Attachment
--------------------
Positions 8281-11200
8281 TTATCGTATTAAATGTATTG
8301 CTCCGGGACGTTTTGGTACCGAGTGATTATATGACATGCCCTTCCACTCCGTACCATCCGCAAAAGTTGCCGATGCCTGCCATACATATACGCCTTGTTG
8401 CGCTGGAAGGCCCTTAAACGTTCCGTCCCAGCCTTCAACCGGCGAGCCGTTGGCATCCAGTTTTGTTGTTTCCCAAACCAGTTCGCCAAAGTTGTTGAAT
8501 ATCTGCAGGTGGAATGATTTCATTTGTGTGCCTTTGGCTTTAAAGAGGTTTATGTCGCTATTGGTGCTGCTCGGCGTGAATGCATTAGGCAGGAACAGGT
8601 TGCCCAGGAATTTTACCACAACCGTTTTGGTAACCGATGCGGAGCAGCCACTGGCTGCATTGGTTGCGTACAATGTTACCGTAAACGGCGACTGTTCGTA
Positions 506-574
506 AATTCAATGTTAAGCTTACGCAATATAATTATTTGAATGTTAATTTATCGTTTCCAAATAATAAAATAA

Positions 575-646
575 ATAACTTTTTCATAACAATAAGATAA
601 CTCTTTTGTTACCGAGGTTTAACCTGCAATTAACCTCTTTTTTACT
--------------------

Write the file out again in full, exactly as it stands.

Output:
Positions 8281-11200
8281 TTATCGTATTAAATGTATTG
8301 CTCCGGGACGTTTTGGTACCGAGTGATTATATGACATGCCCTTCCACTCCGTACCATCCGCAAAAGTTGCCGATGCCTGCCATACATATACGCCTTGTTG
8401 CGCTGGAAGGCCCTTAAACGTTCCGTCCCAGCCTTCAACCGGCGAGCCGTTGGCATCCAGTTTTGTTGTTTCCCAAACCAGTTCGCCAAAGTTGTTGAAT
8501 ATCTGCAGGTGGAATGATTTCATTTGTGTGCCTTTGGCTTTAAAGAGGTTTATGTCGCTATTGGTGCTGCTCGGCGTGAATGCATTAGGCAGGAACAGGT
8601 TGCCCAGGAATTTTACCACAACCGTTTTGGTAACCGATGCGGAGCAGCCACTGGCTGCATTGGTTGCGTACAATGTTACCGTAAACGGCGACTGTTCGTA
Positions 506-574
506 AATTCAATGTTAAGCTTACGCAATATAATTATTTGAATGTTAATTTATCGTTTCCAAATAATAAAATAA

Positions 575-646
575 ATAACTTTTTCATAACAATAAGATAA
601 CTCTTTTGTTACCGAGGTTTAACCTGCAATTAACCTCTTTTTTACT